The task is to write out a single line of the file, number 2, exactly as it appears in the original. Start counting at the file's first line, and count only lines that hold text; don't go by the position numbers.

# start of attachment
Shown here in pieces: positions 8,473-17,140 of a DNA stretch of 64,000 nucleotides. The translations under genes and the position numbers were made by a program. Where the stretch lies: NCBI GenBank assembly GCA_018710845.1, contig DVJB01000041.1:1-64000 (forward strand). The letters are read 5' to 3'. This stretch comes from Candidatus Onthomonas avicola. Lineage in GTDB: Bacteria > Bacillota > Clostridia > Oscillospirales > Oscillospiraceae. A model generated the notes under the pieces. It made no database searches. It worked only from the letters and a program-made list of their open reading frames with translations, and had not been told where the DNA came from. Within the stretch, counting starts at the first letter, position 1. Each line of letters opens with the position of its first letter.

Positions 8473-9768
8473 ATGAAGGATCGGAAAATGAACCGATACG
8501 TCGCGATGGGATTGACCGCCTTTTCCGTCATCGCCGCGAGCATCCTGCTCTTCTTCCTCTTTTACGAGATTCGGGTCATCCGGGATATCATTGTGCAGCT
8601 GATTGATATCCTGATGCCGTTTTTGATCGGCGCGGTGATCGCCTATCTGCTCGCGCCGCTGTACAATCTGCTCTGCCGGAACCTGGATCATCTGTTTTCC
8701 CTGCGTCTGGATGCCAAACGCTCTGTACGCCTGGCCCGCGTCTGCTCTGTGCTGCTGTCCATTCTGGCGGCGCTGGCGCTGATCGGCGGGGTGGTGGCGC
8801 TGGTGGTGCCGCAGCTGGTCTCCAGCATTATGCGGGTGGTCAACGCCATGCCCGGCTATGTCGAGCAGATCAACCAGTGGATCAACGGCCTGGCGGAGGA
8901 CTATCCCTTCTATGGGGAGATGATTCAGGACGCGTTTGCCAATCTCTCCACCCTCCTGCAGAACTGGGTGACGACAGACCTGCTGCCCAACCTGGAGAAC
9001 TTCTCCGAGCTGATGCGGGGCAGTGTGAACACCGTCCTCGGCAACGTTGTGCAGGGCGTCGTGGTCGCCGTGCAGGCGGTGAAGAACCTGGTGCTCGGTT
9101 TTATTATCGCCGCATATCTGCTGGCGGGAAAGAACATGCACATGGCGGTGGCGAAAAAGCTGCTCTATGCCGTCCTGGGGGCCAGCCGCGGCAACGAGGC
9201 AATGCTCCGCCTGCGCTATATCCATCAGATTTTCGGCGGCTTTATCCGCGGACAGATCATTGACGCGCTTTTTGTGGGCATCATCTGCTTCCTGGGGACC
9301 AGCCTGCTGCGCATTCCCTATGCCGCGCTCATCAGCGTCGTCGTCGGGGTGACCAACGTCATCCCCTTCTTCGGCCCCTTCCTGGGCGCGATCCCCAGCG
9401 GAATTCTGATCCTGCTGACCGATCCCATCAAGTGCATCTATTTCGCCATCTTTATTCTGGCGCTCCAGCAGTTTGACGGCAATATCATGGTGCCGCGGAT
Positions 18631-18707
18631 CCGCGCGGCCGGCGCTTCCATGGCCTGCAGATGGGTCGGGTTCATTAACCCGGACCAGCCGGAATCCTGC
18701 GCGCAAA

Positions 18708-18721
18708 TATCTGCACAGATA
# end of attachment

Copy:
Positions 8473-9768